By Nicholas Sakelaris | CoServ
A row of hackberry trees grows like a towering, natural border off Texas 114 in Rhome. To the west, there’s an open pasture with a natural gas well linked by a gravel road. To the east, there’s the Shale Creek neighborhood with hundreds of homes.
Hanging above the hackberry branches are the CoServ power lines that deliver electricity to our Members, including the natural gas infrastructure and the nearby homes.
One day, the power goes out.
One of the possible causes for the outage is the trees, which grow naturally under the power lines after their seeds are deposited in droppings from the birds that sit on the wires.
Morgan Herd, CoServ’s Vegetation Management Coordinator, came out to inspect the hackberry trees and discovered many of the branches had grown close to the wires since they were last trimmed three and a half years ago.
“That’s what my job is all about, preventing outages. Trees do cause power outages plus they hide a lot of other things that cause power outages,” Morgan said. “You can’t see the insulators at the top and sometimes you can’t even see the wire. We had a recent power outage in the area. We’re going to trim it and if it goes off again it will make it easier to find [the cause].”
Vegetation management is just another way that CoServ goes the extra mile to increase the reliability of our system. CoServ contracts with two companies that specialize in trimming trees near power lines. Between the two, CoServ usually has a dozen crews working throughout the service territory at any given time.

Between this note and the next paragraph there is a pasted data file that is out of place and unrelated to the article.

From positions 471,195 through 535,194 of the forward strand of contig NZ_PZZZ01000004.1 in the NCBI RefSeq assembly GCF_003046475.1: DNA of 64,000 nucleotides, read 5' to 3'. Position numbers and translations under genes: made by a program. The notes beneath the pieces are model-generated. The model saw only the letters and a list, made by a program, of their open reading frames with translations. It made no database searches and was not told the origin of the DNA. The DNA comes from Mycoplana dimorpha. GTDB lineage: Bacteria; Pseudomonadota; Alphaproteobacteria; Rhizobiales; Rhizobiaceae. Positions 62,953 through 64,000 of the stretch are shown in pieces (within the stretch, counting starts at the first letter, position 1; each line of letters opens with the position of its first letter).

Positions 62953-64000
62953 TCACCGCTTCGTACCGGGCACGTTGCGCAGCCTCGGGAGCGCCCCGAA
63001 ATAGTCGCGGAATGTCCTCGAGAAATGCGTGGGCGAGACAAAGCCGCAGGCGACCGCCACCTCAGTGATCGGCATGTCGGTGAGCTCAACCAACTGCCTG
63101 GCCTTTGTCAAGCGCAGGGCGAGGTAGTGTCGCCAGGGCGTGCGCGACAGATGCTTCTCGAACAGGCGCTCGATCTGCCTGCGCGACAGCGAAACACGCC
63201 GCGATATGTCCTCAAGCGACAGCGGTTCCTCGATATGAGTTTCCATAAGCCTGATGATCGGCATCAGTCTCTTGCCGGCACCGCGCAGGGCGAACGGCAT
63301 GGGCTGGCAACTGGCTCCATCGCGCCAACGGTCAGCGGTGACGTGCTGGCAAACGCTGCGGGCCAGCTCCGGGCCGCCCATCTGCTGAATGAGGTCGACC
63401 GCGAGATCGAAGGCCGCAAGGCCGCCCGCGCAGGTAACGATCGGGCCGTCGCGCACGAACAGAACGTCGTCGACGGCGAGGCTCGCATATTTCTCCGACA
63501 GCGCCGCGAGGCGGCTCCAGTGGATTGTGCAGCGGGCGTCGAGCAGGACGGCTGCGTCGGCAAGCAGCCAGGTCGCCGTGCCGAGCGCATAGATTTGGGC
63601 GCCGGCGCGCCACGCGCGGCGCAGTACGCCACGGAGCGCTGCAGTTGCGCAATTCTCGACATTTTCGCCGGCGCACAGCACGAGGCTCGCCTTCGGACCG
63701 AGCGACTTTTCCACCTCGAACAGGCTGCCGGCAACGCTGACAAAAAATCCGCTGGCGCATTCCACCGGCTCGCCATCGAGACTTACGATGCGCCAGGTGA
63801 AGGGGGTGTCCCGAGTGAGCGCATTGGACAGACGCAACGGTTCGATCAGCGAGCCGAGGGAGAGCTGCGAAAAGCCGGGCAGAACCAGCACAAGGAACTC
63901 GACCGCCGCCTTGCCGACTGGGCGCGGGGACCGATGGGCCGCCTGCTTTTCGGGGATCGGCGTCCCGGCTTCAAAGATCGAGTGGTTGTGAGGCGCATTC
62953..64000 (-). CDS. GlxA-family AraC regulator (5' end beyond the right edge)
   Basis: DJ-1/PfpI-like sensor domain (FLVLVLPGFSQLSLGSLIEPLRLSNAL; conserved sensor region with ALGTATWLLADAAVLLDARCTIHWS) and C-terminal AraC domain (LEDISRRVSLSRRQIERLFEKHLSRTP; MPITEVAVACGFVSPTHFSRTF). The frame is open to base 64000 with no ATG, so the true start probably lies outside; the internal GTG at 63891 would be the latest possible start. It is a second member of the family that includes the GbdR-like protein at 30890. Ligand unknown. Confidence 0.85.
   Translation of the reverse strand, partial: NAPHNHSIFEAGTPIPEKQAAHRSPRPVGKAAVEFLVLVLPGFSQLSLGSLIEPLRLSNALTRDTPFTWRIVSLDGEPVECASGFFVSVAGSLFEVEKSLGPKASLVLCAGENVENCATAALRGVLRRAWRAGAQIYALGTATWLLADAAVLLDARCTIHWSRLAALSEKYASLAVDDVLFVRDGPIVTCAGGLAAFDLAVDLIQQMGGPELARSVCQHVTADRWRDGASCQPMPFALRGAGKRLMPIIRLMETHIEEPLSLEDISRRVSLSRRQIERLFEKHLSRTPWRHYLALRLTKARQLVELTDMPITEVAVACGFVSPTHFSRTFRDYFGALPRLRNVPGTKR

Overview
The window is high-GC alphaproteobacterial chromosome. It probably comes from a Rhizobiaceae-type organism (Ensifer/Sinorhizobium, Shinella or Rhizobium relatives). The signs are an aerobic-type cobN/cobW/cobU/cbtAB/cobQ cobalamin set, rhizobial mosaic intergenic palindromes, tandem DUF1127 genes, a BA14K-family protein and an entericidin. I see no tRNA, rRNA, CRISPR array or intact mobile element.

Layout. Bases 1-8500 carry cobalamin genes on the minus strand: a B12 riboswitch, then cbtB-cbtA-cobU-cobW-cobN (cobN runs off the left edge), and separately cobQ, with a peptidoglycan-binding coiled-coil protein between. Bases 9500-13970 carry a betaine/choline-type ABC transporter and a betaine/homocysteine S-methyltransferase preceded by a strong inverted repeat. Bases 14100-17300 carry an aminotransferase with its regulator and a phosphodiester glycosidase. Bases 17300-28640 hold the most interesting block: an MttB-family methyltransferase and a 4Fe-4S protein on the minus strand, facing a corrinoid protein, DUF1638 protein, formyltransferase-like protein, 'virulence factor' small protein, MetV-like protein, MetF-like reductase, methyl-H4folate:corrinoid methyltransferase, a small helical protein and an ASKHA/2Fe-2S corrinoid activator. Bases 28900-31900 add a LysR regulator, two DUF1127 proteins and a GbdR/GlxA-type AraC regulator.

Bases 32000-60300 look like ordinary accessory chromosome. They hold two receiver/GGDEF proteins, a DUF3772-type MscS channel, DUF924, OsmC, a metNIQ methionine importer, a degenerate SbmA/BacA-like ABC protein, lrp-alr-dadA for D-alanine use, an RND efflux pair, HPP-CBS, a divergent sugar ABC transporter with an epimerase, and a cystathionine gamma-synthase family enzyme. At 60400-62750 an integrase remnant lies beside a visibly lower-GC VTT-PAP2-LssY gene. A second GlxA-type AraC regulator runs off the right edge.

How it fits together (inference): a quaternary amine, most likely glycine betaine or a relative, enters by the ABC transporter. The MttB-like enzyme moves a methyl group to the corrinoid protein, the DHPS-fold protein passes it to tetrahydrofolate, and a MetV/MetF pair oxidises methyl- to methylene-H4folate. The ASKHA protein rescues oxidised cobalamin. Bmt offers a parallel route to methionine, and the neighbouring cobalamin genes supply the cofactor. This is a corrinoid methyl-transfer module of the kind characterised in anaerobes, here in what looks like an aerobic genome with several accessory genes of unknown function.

In early July, Morgan oversaw a crew from Apex Line Clearance as they trimmed the hackberry trees. One worker ascends in a bucket truck, similar to the ones CoServ uses, except he’s equipped with a chainsaw. He expertly angles the cuts on the branches to discourage the trees from growing back toward the lines. He cuts all the branches within 10 feet of the lines, as required by federal regulations.
“It keeps the tree out of our line longer and it’s healthier for the tree,” Morgan said.
On the ground, two other workers haul the fallen branches to the shredder.
CoServ typically trims an area every four years but Morgan said recent increases in rainfall have him advocating for a three-year cycle. He cites examples like the one in Rhome as why CoServ is reviewing this process.
How many feet from the side of a transformer can you plant shrubs?
Just as blocking a fire hydrant is a safety violation, anything that obstructs access to a transformer creates a similar hazard. Avoid planting within 5-feet of the sides and back and 10-feet of the front of a transformer (the side with the decals and lock). This will allow CoServ crews to safely service this equipment when needed.